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  • Molecular Biology Meets Logic: Context-Sensitiveness in Focus.Giovanni Boniolo, Marcello D’Agostino, Mario Piazza & Gabriele Pulcini - forthcoming - Foundations of Science:1-19.
    Some real life processes, including molecular ones, are context-sensitive, in the sense that their outcome depends on side conditions that are most of the times difficult, or impossible, to express fully in advance. In this paper, we survey and discuss a logical account of context-sensitiveness in molecular processes, based on a kind of non-classical logic. This account also allows us to revisit the relationship between logic and philosophy of science.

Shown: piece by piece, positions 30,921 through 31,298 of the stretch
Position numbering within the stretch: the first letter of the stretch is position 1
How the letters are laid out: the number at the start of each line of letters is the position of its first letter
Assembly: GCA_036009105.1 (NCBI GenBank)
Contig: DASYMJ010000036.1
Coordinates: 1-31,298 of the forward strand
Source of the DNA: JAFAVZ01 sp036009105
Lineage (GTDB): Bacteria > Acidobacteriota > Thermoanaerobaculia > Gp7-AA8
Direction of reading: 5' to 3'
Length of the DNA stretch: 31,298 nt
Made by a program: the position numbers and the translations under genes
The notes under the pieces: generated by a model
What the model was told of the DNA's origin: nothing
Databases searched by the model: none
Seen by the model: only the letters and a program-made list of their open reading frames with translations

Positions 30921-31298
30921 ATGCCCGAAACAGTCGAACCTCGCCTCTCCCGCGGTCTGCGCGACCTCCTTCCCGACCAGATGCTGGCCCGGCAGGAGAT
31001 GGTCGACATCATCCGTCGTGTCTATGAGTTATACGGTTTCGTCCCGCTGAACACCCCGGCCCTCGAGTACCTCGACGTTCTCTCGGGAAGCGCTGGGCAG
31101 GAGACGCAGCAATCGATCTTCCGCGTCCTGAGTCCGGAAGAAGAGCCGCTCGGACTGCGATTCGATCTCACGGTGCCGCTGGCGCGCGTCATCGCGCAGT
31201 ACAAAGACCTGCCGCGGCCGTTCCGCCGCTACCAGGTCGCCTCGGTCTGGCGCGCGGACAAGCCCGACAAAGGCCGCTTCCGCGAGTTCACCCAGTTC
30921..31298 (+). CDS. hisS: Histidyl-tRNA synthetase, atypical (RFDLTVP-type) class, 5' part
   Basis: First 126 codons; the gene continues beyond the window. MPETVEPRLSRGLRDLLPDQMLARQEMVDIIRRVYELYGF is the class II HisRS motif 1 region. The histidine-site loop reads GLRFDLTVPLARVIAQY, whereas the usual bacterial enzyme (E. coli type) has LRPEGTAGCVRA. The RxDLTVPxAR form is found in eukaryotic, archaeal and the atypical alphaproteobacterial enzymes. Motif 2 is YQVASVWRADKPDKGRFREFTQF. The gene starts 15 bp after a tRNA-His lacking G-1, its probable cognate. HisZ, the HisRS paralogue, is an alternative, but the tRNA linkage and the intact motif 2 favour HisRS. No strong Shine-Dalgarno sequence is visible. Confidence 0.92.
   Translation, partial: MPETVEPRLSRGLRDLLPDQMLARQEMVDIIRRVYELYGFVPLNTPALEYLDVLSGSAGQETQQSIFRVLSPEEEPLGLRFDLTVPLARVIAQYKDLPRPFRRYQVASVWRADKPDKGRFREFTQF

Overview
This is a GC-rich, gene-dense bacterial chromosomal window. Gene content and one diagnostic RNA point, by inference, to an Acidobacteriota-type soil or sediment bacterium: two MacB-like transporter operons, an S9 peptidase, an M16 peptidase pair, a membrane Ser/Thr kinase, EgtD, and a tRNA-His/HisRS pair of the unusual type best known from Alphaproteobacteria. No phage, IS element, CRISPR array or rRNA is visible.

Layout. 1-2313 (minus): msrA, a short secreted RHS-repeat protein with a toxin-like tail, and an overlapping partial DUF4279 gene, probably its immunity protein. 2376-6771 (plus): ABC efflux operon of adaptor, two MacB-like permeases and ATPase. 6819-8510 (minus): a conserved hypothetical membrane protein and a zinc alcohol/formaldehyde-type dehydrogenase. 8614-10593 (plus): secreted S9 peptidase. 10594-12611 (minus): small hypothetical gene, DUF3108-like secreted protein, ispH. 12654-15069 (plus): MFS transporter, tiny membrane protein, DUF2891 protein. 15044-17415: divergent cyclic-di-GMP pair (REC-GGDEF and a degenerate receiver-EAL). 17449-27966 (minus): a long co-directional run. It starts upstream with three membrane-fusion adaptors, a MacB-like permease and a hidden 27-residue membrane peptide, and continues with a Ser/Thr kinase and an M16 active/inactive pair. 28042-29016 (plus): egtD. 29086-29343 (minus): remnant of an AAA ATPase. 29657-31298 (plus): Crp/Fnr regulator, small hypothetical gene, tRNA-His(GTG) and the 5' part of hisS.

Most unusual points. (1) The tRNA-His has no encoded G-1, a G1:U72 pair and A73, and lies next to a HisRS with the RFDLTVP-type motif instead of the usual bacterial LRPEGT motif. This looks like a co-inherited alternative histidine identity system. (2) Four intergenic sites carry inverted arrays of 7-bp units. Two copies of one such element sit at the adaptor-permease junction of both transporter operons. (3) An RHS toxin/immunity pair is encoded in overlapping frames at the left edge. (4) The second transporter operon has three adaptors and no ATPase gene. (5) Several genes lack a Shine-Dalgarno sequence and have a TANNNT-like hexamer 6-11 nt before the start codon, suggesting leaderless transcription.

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  • The Creativity of Natural Selection? Part II: The Synthesis and Since.John Beatty - 2019 - Journal of the History of Biology 52 (4):705-731.
    This is the second of a two-part essay on the history of debates concerning the creativity of natural selection, from Darwin through the evolutionary synthesis and up to the present. In the first part, I focussed on the mid-late nineteenth century to the early twentieth, with special emphasis on early Darwinism and its critics, the self-styled “mutationists.” The second part focuses on the evolutionary synthesis and some of its critics, especially the “neutralists” and “neo-mutationists.” Like Stephen Gould, I consider the (...)
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  • O Organism, Where Art Thou? Old and New Challenges for Organism-Centered Biology.Jan Baedke - 2018 - Journal of the History of Biology 52 (2):293-324.